Table 3 Paludification level (% of the territory) of the Gordon Cosens forest according to the base index and the combination of the base index with climate change

As paludification is a relatively slow process, the index did not forecast any change in the level of paludification of the territory for the 2041 time step compared to the current state of the Gordon Cosens Forest (Table 3). As an illustration, Figure 3 shows the slow but constant thickening of the SOL for four different initial SOL thickness scenarios. When initial SOL thickness was set at 5 cm or 10 cm, SOL thickness projected for 2100 remained below 20 cm (Figure 3). However, when initial SOL thickness was set at 20 cm, SOL thickness reached 30 cm around 2060 and nearly 40 cm in 2100 (Figure 2). Similarly, when initial SOL thickness was set at 40 cm, SOL thickness reached 50 cm around 2060 and nearly 60 cm in 2100 (Figure 3). As a result, for the 2071 time step, the proportion of the study area occupied by nearly paludified stands increased from 0 to 11.7%, whereas as that occupied by not paludified stands decreased to 46.1% (Table 3); the proportion of the study area classified as paludified did not change. For the 2100 time step, the index forecasted that the proportion of the study area classified as nearly paludified increased to 26.4% (Table 3), while the proportion of area classified as not paludified decreased to 31.4%. At this time step, nearly 70% of the forest stands of the Gordon Cosens Forest could be classified as paludified or nearly paludified, which corresponds to a 166% increase in the cover of paludified or nearly paludified areas.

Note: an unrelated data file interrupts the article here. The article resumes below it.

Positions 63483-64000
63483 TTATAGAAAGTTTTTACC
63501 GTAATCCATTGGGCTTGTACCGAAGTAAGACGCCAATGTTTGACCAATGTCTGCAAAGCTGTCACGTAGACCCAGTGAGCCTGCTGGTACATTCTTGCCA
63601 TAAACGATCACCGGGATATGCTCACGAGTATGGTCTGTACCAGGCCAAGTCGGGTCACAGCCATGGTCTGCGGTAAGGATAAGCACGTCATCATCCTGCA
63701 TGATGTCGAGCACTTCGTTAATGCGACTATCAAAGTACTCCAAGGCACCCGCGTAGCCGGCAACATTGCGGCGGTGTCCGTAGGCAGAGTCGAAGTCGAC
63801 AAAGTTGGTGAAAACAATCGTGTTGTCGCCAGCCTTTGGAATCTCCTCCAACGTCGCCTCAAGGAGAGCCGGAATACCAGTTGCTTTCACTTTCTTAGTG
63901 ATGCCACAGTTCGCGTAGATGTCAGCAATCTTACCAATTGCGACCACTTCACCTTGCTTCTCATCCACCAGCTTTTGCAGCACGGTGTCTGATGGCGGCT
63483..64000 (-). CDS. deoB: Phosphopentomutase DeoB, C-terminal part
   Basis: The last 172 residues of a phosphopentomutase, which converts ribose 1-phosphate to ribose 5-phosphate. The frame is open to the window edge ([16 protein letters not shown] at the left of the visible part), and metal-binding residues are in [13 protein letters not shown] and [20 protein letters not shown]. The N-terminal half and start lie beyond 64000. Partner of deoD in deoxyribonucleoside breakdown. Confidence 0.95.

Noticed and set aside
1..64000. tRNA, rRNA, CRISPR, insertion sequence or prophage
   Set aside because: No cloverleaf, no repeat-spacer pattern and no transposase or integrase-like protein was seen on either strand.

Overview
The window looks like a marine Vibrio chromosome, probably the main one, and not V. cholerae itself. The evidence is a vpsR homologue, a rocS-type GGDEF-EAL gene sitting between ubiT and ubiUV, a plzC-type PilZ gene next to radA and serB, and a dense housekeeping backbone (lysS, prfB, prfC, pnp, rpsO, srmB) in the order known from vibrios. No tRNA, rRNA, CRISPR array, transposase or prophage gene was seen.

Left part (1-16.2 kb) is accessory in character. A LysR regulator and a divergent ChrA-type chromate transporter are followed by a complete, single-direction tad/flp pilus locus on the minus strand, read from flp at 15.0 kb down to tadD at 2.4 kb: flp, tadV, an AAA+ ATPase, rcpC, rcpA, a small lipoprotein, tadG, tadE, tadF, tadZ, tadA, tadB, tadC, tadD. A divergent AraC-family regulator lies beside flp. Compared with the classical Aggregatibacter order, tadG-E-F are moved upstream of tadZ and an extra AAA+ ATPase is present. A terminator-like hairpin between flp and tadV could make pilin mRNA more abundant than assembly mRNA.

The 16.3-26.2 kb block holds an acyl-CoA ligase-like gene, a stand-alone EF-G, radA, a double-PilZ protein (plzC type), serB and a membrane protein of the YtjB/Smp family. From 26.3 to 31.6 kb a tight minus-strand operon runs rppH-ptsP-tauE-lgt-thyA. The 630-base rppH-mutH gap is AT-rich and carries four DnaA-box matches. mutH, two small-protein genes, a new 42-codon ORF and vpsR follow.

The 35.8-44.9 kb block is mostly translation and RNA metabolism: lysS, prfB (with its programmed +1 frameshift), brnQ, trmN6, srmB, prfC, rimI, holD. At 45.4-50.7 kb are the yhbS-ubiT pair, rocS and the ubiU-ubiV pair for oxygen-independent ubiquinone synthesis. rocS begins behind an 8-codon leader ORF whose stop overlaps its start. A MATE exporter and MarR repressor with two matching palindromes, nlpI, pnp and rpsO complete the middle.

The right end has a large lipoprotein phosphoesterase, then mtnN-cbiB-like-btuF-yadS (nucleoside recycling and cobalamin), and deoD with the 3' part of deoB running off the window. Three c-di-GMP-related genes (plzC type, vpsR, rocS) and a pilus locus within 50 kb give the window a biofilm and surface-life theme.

Figure 3

Soil organic layer (SOL) thickening with time without considering the effects of climate change. Initial SOL thickness (cm) is illustrated for four different scenarios: 5 cm, 10 cm, 20 cm, and 40 cm.

SOL thickness and climate change

For every initial SOL thickness (i.e. 5 cm, 10 cm, 20 cm and 40 cm), SOL thickness tended to increase with time for the +1°C and +3°C scenarios (Figure 4), the increase being greater for the +1°C scenario. For the +6°C scenario, an increase was observed until ca. 2060 when SOL thickness started to decrease. This tipping point corresponds to the moment where the temperature increase was ca. 4°C. For the stands where initial SOL thickness was 5 cm or 10 cm, the +6°C scenario led to an almost complete disappearance of the SOL by 2100. For the stands where initial SOL thickness was 20 cm or 40 cm, the same scenario ended with SOL thickness similar to what was observed initially.